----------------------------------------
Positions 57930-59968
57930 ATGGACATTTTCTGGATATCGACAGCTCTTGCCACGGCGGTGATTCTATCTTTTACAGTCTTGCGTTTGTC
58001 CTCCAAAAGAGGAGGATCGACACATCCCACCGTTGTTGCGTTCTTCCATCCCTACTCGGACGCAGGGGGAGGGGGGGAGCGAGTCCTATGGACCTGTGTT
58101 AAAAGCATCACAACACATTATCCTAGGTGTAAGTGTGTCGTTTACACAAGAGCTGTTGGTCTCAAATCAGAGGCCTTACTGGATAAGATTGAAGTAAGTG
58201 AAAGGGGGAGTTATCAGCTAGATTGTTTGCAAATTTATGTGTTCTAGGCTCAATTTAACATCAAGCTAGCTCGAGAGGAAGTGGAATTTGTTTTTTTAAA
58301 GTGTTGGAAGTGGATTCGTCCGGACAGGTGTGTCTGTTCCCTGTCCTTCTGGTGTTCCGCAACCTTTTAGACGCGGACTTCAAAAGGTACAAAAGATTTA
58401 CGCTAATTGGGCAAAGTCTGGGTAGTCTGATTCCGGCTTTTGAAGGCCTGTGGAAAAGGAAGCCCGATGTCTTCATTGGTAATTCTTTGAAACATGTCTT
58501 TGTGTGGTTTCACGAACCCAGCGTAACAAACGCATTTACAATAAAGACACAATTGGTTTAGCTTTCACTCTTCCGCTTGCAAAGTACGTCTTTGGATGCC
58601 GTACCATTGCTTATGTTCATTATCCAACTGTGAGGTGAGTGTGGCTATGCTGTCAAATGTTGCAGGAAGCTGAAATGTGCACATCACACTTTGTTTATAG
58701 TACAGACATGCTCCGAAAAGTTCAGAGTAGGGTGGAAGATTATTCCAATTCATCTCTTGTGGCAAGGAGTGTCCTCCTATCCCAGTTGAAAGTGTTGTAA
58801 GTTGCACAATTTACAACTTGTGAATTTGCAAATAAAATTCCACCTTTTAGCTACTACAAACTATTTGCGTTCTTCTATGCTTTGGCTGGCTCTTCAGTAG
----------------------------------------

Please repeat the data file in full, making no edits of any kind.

Positions 57930-59968
57930 ATGGACATTTTCTGGATATCGACAGCTCTTGCCACGGCGGTGATTCTATCTTTTACAGTCTTGCGTTTGTC
58001 CTCCAAAAGAGGAGGATCGACACATCCCACCGTTGTTGCGTTCTTCCATCCCTACTCGGACGCAGGGGGAGGGGGGGAGCGAGTCCTATGGACCTGTGTT
58101 AAAAGCATCACAACACATTATCCTAGGTGTAAGTGTGTCGTTTACACAAGAGCTGTTGGTCTCAAATCAGAGGCCTTACTGGATAAGATTGAAGTAAGTG
58201 AAAGGGGGAGTTATCAGCTAGATTGTTTGCAAATTTATGTGTTCTAGGCTCAATTTAACATCAAGCTAGCTCGAGAGGAAGTGGAATTTGTTTTTTTAAA
58301 GTGTTGGAAGTGGATTCGTCCGGACAGGTGTGTCTGTTCCCTGTCCTTCTGGTGTTCCGCAACCTTTTAGACGCGGACTTCAAAAGGTACAAAAGATTTA
58401 CGCTAATTGGGCAAAGTCTGGGTAGTCTGATTCCGGCTTTTGAAGGCCTGTGGAAAAGGAAGCCCGATGTCTTCATTGGTAATTCTTTGAAACATGTCTT
58501 TGTGTGGTTTCACGAACCCAGCGTAACAAACGCATTTACAATAAAGACACAATTGGTTTAGCTTTCACTCTTCCGCTTGCAAAGTACGTCTTTGGATGCC
58601 GTACCATTGCTTATGTTCATTATCCAACTGTGAGGTGAGTGTGGCTATGCTGTCAAATGTTGCAGGAAGCTGAAATGTGCACATCACACTTTGTTTATAG
58701 TACAGACATGCTCCGAAAAGTTCAGAGTAGGGTGGAAGATTATTCCAATTCATCTCTTGTGGCAAGGAGTGTCCTCCTATCCCAGTTGAAAGTGTTGTAA
58801 GTTGCACAATTTACAACTTGTGAATTTGCAAATAAAATTCCACCTTTTAGCTACTACAAACTATTTGCGTTCTTCTATGCTTTGGCTGGCTCTTCAGTAG